Tempting Tastes Around the US Celebrate Peru's Bicentennial

by Matthew Wexler

EDGE Media Network Contributor

Monday August 2, 2021
Originally published on July 28, 2021

Peruvians worldwide are commemorating 200 years of independence. Though a visit to South America's northwest coast may be a bit out of reach these days, there are exceptional places stateside to celebrate the first independent state of the Spanish monarchy.

But before we knock back too many Pisco sours, let's remember Peru still has several benchmarks to reach regarding LGBTQ rights. While homosexuality is legal and protections are in place for housing, gender recognition, and employment discrimination, Peru has yet to legalize same-sex marriage, and transgender people often face discrimination. The country's fifth president in as many years, Pedro Castillo, has flip-flopped on LGBTQ issues, some say to get elected.

Still, Peru is often a bucket list destination, and the country held its first Pride event in June 2019 with the hopes of bringing more visibility to the country's LGBTQ population. Peru's World Heritage sites (Machu Picchu, Cusco, Manu National Park, and many more) traditional textiles and cuisine offer travelers an immersive, once-in-a-lifetime experience, and Llama Trip, the country's first LGBTQ tour provider, will get you there in style.

[READ MORE: Two Homelands Converge for LGBTQ Cuban Americans in Miami's Little Havana]

But you can also find a taste of Peru here in the U.S. Here are some of our favorite Peruvian restaurants:

POPULAR at PUBLIC Hotel, New York City

Leave it to mastermind hotelier and former Studio 54 co-founder Ian Schrager to reimagine PUBLIC Hotel's signature restaurant into a lush Peruvian botanical garden. The enticing backdrop gives context to chef Diego Muñoz's dynamic menu and cocktails, which pop with refreshing ingredients from his homeland.

"Peru is more than a territory with beautiful biodiversity and landscapes, it is also its people who create the country's culture every single day," says Muñoz. "Our menu presents a progression of dishes that are quintessentially Peruvian and universally beloved in my homeland. They represent a story of migrations, cultural meldings and mutual respect. These dishes also remind us that the most delicious food is 'popular,' our restaurant's name, meaning 'of the people.' We look forward to sharing our joy with New Yorkers and visitors to the city."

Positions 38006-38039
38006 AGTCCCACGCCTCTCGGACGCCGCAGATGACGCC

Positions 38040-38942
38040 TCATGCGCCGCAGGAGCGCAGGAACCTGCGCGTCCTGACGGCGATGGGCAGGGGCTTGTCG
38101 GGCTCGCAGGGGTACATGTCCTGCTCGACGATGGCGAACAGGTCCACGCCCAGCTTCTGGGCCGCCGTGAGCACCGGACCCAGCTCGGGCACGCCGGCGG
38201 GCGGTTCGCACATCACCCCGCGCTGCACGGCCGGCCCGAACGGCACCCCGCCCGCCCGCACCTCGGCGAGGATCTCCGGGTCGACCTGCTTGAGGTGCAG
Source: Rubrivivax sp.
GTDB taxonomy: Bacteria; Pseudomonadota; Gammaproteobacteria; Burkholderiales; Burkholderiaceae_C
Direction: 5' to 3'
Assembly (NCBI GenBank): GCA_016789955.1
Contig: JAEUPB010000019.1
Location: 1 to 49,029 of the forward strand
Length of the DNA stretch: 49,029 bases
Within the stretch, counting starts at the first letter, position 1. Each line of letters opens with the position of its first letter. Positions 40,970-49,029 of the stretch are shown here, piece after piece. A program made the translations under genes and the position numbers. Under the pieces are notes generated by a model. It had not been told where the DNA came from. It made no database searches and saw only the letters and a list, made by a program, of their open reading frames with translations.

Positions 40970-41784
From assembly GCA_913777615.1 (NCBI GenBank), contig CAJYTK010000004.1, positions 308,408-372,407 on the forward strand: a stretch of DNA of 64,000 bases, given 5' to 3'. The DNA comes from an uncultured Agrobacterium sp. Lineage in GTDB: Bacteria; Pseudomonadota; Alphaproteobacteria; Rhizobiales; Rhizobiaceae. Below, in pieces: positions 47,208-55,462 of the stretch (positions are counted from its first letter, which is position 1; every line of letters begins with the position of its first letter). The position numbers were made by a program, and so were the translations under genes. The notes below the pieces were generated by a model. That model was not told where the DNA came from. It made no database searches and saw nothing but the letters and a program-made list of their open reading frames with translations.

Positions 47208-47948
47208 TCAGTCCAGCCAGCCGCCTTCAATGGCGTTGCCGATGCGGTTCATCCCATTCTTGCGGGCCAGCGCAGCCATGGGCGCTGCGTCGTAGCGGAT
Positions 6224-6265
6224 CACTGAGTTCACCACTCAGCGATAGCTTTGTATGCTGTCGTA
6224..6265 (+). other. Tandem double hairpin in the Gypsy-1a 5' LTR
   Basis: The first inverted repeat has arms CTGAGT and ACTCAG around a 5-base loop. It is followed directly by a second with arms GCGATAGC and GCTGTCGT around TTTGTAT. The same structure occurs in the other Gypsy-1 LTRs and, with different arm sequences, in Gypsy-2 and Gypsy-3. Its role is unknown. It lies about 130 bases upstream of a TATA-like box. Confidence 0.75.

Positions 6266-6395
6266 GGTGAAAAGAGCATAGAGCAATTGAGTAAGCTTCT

Standout dishes include citrus-forward ceviche, loaded with briny snapper, octopus, red onion, sweet potato and two types of corn, and sticky prawns with chow mein noodles and toasted peanuts. Or choose to spend a leisurely weekend sipping hand-crafted cocktails and listening to live music, including Peru's most famous instrument, the charango, while indulging in huevos con salchicha — soft-scrambled eggs with spicy pork sausage and fried yuca so pillowy you could take a nap on it.

Chef Diego is also responsible for the cocktail menu, which includes a range of drinks made with pisco, a South American brandy, and lesser-known beverages, such as chica morada, which is made from purple corn.

For a queer-centric nightcap, head to the nearby LGBTQ bars that have managed to survive the pandemic, including The Boiler Room, Phoenix, and Nowhere.

Kausa, New York City

Hell's Kitchen has emerged as New York City's LGBTQ hub, and although the past year has proved challenging for many businesses, others have emerged to bring new life into the neighborhood. Case in point: Kausa's Peruvian cuisine and pisco bar. Kausa has quickly become a local favorite, drawing crowds to its outside seating to people watch and indulge in sharable bites like empanadas along with various ceviche incarnations and a carnivore's dream platter that includes pollo a la brasa, anticucho, chuleta, hanger steak, and chorizo.

Hell's Kitchen still has plenty of LGBTQ bars to check out pre- or post-meal, with more slated to open in the coming months. DBL (Dive Bar Lounge) packs a crowd with plenty of outdoor seating, while Q, though short in name, delivers a long list of entertainment from drag and cabaret to a roster of the city's best DJs.

La Mar by Gastón Acurio, Miami

Miami is known for its diversity of Latin cultures, including a large Cuban American presence, but Peruvian influences can be felt throughout the city, too. Head to the Mandarin Oriental for a modern take on Peruvian cuisine that still honors centuries-old culinary traditions.

Choose from 15 different ceviches, a fresh take on lomo saltado (stir-fried beef tenderloin with red onions, tomatoes, soy sauce, and cilantro), a tart yuzu curd for dessert, and other delicious options.

For a sophisticated nightcap, head to nearby Redbar or Lost Boy for impeccably made classic cocktails — also great for happy hour.

Rosty, Los Angeles

For Peruvian comfort food, look no further than Maritza Gomez's homage to her mother's restaurants in Lima. Wait for the weekend (available Friday through Sunday) to order causa de camaron acevichadas — layered smashed potatoes with shrimp, a creamy rocoto pepper sauce, boiled egg, and black olives. For another hearty dish, try the seco de carne — a beef stew with a cilantro sauce and Peruvian spices served with rice and beans.

Ready to dance the night away? Head to Club Chico, which just reopened on Los Angeles' legendary Sunset Boulevard.

Matthew Wexler is EDGE's Senior Editor, Features & Branded Content. More of his writing can be found at www.wexlerwrites.com. Follow him on Twitter and Instagram at @wexlerwrites.